George Soros, who had criticized the company during a speech at the World Economic Forum in Davos, Switzerland, that same month.
Sandberg was reportedly attempting to gauge whether Soros stood to gain financially from the attacks by shorting Facebook’s shares, a practice in which traders can bet against a company by selling shares they don’t own and buying them back at a lower price.
But in response to the Times report, a Facebook spokesperson told CNBC that the company researched possible motivations behind Soros’ criticism of the company before Sandberg inquired about Soros. Facebook’s stock was up nearly 1 percent in midmorning trade Friday after the report.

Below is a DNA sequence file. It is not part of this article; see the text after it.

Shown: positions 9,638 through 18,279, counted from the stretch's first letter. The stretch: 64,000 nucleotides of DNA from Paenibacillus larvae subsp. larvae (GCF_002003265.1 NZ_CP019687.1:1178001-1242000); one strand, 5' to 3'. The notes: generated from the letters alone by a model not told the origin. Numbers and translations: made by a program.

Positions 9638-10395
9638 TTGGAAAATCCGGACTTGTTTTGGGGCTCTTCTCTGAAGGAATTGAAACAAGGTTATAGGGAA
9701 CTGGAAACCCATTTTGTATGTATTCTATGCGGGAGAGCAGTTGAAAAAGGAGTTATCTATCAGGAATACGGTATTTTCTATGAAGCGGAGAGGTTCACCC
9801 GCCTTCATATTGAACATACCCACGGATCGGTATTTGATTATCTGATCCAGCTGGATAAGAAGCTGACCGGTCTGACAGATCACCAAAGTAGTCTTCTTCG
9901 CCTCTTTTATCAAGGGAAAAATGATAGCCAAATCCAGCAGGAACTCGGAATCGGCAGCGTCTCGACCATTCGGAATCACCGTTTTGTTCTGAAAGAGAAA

Cramer said last week that Facebook’s stock could rise if Sandberg resigned or was ousted. His remarks followed a Wall Street Journal report, which said Facebook CEO Mark Zuckerberg placed blame on Sandberg for the company’s problems, including its Cambridge Analytica scandal and subsequent public disclosures.
The “Mad Money” host on Friday reiterated his argument that Facebook should hire an outside counsel to investigate the company’s recent scandals and “let the chips fall.”
“That’s what they should do. They’re in their own world,” Cramer said on “Squawk Box.” He later said, “I find Facebook to be rogue” after reading the Times report.
Facebook declined to comment on Cramer’s remarks.